A recent article from the National Geographic website looked at some research that indicates that female hurricanes kill more people than male hurricanes. While we know that male and female hurricane names are routinely alternated, and the name of a storm certainly can’t predict its intensity, some researchers have asserted that there is statistical evidence that shows that female hurricanes, at least historically, have taken more lives than male hurricanes.
Gender Bias and Preparation for Severe Storms
Kiju Jung, with the University of Illinois at Urbana, was the first to see the link between the gender of hurricane names and their death tolls. Looking at data from just under a hundred hurricanes occurring between 1950 and 2012 in the U.S., Jung found that “changing a severe hurricane’s name from Charley to Eloise could nearly triple its death toll.”
Jung attributed this difference to an implicit gender bias, claiming that people may unknowingly associate male names with aggression and female names with passivity. In the course of later experiments, his researchers concluded that people were more likely to:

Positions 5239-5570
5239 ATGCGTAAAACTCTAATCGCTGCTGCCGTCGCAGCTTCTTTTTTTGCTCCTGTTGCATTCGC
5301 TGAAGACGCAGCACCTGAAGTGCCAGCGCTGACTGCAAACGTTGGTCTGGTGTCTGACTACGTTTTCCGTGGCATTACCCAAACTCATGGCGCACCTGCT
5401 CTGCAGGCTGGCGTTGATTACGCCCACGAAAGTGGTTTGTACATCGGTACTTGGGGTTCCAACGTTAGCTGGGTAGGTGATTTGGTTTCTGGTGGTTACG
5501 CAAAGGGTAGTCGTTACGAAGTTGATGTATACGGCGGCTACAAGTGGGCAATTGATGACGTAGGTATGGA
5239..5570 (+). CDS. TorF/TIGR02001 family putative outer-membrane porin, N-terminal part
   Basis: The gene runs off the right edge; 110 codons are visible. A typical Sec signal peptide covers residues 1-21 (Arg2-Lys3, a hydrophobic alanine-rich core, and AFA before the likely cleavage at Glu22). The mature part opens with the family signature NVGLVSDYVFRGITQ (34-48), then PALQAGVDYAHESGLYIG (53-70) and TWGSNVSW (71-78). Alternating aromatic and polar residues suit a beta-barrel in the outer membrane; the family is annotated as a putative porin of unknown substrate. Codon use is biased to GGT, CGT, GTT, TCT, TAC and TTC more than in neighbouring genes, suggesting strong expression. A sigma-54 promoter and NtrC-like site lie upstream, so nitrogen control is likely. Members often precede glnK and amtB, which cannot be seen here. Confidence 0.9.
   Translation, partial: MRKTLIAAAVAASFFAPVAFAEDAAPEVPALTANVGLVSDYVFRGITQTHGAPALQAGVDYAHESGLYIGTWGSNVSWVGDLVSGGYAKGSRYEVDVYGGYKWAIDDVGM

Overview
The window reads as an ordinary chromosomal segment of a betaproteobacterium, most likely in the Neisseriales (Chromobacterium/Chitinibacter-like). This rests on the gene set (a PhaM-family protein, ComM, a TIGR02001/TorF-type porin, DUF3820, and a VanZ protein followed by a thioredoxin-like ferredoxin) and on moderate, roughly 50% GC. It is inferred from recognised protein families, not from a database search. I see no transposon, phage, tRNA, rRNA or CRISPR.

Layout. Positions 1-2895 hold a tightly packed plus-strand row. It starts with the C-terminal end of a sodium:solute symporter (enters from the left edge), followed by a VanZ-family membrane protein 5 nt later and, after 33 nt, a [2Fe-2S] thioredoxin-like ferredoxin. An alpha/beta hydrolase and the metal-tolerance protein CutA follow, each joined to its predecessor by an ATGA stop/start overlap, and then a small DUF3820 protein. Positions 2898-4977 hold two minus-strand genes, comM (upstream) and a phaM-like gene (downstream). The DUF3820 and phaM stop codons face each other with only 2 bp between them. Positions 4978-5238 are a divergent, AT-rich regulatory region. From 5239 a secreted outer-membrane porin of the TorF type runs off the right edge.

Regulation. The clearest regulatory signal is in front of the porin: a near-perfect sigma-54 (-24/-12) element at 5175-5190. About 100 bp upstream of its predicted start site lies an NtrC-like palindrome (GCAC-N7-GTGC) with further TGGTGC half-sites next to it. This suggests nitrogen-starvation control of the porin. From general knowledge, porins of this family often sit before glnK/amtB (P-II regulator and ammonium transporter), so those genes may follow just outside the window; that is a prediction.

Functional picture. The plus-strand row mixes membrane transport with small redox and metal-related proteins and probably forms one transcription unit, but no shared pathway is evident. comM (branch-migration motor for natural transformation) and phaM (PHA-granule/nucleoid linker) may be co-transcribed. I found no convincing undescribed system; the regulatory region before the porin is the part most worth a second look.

- Assume a hurricane with a masculine name would be more severe than a storm with a feminine name
- Evacuate before a hurricane with a male name
- Take more risks when preparing for a hurricane with a feminine name
Although this research gestures at a potential need to look at the way hurricanes are named and presented, critics have pointed out that the study had limitations, and they argue that the true usefulness of this knowledge is still questionable.
Treating All Hurricanes Equally
Although more research is needed before this study can have any real impact on policymaking, there is one big takeaway for municipalities, business owners, and home owners in hurricane-vulnerable areas. Ultimately, whether or not gender bias plays a role in how we react to severe weather, it’s important to take steps to protect yourself by treating all hurricanes equally and always taking steps to prepare for a hurricane as though it will be become severe. By thinking ahead, preparing for potential emergencies, and creating a bullet-proof hurricane response plan, you can help ensure that a severe storm doesn’t take you by surprise—regardless of its gender.
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Read the article from National Geographic here.